It can create a distorted sense of identity. It can make one think that based on blood one is closer to God than others. One might ask: Is being a Jew a necessary part of being close to God? Only a fool would think so. One might also ask: Does being Jew distance oneself form God. Only a fool would think that. So, if you are a fool, stop reading, otherwise, join me in these reflections.
A heart filled with compassion and a life lived from that place of goodness where the presence of God is remembered will do just fine. So, then the question is what value is there in being part of a community, like a several thousand years history of stories about that community’s relationship with the mystery of life we inadequately call God. It could be good and it could be bad.
Good includes being accountable to people who know and love you. Bad includes thinking that by virtue of being part of that community, or tribe, you are specially blessed and better than anyone else anywhere. Good includes gratitude for the teaching that God is with us and One with all. Bad if that teaching makes one feel different from any of God’s other human creations.
Compassion does not have a boundary of blood, religion, race, caste or gender. It resonates like the circles from a pebble in a pond from the center of the heart where the intention to honor the lives of others and God’s sacred gift awakens when the pebble of that purity descends into the human heart.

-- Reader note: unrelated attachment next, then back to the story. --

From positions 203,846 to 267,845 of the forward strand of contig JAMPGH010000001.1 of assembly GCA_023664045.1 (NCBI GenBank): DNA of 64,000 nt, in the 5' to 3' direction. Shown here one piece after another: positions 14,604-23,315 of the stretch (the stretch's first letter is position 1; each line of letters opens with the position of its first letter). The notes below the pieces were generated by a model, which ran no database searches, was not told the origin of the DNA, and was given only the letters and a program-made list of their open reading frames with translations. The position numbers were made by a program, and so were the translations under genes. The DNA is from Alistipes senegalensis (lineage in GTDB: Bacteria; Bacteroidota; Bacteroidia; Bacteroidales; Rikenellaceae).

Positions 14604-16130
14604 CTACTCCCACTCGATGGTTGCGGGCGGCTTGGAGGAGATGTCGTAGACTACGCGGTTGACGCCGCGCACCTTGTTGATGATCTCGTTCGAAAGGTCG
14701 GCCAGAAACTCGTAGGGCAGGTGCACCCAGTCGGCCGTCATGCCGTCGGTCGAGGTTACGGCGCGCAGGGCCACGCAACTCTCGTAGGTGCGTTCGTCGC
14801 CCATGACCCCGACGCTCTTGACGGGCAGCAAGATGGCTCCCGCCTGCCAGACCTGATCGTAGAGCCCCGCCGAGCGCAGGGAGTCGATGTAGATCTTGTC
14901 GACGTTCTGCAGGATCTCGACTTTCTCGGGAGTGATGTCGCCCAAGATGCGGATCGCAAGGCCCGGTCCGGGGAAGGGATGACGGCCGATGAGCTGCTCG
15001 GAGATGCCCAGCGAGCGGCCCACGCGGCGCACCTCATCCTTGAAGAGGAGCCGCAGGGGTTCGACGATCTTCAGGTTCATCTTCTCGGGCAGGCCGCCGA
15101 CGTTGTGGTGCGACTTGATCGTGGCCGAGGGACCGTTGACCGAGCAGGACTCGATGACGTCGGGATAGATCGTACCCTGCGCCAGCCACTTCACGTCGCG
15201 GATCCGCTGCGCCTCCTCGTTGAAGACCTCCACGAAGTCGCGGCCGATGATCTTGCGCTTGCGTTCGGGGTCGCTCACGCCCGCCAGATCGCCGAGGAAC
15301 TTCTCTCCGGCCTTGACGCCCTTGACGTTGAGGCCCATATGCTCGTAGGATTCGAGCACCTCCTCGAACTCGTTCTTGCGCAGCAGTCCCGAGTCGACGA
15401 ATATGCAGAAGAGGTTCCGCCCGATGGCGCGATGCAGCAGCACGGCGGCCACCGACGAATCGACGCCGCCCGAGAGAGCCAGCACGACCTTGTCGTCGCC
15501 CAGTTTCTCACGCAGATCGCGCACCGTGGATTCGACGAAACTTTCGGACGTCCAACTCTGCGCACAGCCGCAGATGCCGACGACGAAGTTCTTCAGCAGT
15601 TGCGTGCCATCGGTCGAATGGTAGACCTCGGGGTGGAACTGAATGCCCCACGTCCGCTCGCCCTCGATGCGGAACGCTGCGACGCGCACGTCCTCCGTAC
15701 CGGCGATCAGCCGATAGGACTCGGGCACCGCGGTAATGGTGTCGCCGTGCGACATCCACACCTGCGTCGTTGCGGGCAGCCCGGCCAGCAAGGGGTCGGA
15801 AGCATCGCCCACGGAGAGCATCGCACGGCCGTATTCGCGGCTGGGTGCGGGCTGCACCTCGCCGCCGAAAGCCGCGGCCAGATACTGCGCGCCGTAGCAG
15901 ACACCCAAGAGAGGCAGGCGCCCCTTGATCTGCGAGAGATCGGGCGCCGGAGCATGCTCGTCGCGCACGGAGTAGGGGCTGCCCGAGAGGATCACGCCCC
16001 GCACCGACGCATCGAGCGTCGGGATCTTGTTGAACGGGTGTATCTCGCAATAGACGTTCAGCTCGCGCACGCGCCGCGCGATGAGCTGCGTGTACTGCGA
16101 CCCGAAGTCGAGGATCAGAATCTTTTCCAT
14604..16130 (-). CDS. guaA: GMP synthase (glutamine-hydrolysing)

So, here are few thoughts for your thinking:
Why do we need a tribe when the message is love and unity with and for all? Is not our God the One God of the one human family and is not the calling of those who accept the calling to love and serve all? Of course, and is that realization not a liberation from the slavery of egoism formed of separation from the overwhelming blessing of the oneness of life’s bounty? The ego mind that identifies with all that we cannot posses forgets what we can really receive, the radiance of the soul.
Crossing over the sea of blood ties into the open space of wisdom:
~And This Too~
love without action is
action without love is
love with action
each breath, deep love in action
each thought, deep love in action
each moment, deep love in action
where gratitude lives,
salt changes to sugar
tears of sorrow, sadness and separation
tears of joy, love and union
a mere whisper of the grace of deep awake,
this whisper is a thunder of healing light
oh may God’s resonance be known.
in love’s way of peace
Jonathan Granoff is president of the Global Security Institute and reachable at email@example.com.